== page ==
O Brien Anor Department of Natural Resources AV by benbenzhou


									                                                                               LAND COURT


                                                                         14 FEBRUARY 1997

               Re:     AV95-293
                       An appeal against an unimproved valuation -
                       Valuation of Land Act 1944 -
                       Town of Roma

                         Vincent J O’Brien and Jennifer L Bobart
                     Chief Executive, Department of Natural Resources

                                      (Hearing at Roma)


        As at 1 January 1995 the Department of Natural Resources as it is now, assessed the
unimproved value of land described as Lot 1 on RP 194087, Parish of Roma, in the amount of
$46,000. The land contains an area of 4.167 ha and is situated on the western side of Edwards
Street, Roma, about 1.4 km radially north of the Roma PO. It is zoned “Rural B” and is
serviced by town water, telephone, electricity, sewerage and garbage collection.
        Mr R.E.D. Allison, a registered valuer employed by the Department was responsible for
the valuation. He described the nature of the land, which is vacant, as a level to low-lying
irregular shaped inside lot with an area of sand ridge along the road frontage. It is his opinion
that the highest and best use of the land is as a rural homesite.
        Mr O’Brien, one of the appellants, conducted their case. The grounds of appeal allege
that the valuation of the subject land is “not in relativity to values of other/adjoining land in
same street”. Valuations ranging from $30,000 to $50,000 and of four parcels with areas from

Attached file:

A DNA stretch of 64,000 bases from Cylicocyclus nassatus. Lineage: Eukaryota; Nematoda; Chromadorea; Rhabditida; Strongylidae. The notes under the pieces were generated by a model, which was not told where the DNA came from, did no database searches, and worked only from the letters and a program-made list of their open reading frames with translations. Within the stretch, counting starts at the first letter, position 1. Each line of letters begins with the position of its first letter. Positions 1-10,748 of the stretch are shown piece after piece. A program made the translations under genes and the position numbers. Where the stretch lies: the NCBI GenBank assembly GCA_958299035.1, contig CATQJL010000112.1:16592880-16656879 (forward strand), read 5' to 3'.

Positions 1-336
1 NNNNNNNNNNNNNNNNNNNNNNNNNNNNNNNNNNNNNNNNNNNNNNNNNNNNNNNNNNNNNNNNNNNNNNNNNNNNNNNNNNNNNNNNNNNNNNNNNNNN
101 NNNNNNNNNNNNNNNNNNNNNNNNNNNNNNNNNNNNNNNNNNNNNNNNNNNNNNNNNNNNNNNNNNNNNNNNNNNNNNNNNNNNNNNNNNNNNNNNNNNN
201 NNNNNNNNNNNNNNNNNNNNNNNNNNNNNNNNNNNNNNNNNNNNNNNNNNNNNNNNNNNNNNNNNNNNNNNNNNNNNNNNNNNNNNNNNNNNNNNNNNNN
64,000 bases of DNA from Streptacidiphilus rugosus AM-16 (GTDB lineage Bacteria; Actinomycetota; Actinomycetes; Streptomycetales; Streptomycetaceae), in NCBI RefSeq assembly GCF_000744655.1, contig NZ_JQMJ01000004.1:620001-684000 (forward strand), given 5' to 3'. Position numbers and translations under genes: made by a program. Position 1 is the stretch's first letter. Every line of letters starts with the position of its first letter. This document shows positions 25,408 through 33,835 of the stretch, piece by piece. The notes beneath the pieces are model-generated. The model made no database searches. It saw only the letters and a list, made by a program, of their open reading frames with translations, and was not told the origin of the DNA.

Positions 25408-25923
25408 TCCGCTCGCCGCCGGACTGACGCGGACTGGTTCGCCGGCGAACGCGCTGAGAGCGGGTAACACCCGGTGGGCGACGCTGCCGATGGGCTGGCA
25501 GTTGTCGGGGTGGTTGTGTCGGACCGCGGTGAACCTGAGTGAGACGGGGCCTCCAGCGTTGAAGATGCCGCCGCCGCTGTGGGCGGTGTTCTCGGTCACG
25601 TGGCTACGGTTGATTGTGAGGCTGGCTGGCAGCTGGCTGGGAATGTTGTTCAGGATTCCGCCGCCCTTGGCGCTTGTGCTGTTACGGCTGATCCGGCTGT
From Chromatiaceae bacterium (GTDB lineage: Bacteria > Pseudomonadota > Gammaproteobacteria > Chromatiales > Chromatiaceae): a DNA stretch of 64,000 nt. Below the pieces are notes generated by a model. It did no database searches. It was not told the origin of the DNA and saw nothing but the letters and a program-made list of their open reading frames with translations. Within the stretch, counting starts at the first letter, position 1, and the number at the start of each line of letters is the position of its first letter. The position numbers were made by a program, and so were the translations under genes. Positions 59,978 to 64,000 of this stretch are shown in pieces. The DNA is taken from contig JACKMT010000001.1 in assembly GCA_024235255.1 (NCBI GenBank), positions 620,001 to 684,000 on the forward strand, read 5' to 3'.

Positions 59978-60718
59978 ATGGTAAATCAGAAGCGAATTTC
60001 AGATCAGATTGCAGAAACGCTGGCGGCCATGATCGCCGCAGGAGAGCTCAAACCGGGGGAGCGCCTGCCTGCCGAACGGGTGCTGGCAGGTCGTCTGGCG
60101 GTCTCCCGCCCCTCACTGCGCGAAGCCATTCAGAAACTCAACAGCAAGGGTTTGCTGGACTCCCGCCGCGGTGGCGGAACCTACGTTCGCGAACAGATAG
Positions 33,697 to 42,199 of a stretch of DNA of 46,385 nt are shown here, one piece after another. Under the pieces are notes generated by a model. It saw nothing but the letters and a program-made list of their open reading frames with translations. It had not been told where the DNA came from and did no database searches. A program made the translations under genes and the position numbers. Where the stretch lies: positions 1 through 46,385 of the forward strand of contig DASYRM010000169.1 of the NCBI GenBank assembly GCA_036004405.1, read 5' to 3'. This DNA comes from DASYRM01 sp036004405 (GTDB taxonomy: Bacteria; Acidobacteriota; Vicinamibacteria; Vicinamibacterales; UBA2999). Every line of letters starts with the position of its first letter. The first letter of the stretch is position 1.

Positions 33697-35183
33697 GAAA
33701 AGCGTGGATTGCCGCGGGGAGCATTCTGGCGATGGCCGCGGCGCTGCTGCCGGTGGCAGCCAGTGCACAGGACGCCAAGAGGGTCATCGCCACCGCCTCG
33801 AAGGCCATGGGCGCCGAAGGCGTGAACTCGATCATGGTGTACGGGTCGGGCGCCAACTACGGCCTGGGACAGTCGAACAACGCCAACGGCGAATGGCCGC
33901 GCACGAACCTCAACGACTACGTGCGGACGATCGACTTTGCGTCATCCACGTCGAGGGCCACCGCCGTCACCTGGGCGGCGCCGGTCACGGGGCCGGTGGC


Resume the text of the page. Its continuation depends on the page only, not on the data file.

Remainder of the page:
6.03 ha to 23 ha were offered as examples of the relativity allegation. Further grounds were
that the land was 80% flood prone and that the shape of the land “has no future subdivision
potential with small frontage”. The appellants’ estimate of unimproved value was $25,020.
        Mr O’Brien tendered a statement which further set out the grounds of appeal together
with a comment that there were excessive odour levels from a nearby piggery. Although not a
ground of appeal, there was no evidence to suggest that any disability emanating from the
piggery was not common to the locality. Also tendered were a photograph which depicted
flooding of the locality (Mr O’Brien thought in about 1983 or 1984) and a flood map.
        Mr Allison agreed that 80% of the site was flood prone, the flood-free area being the
sand ridge at the road frontage. As he had valued the land as a single rural homesite, he had not
investigated the subdivisional potential, relative to its shape and frontage. Minimum lot size of
1 ha was permitted, however, in the “Rural B” zone in which the subject land was located.
        The chief executive did not set out to answer the appellants’ claim that the valuation
was too high on the basis of relativity with other valuations. The valuation appealed against

was based on the evidence provided by sales of three rural sites.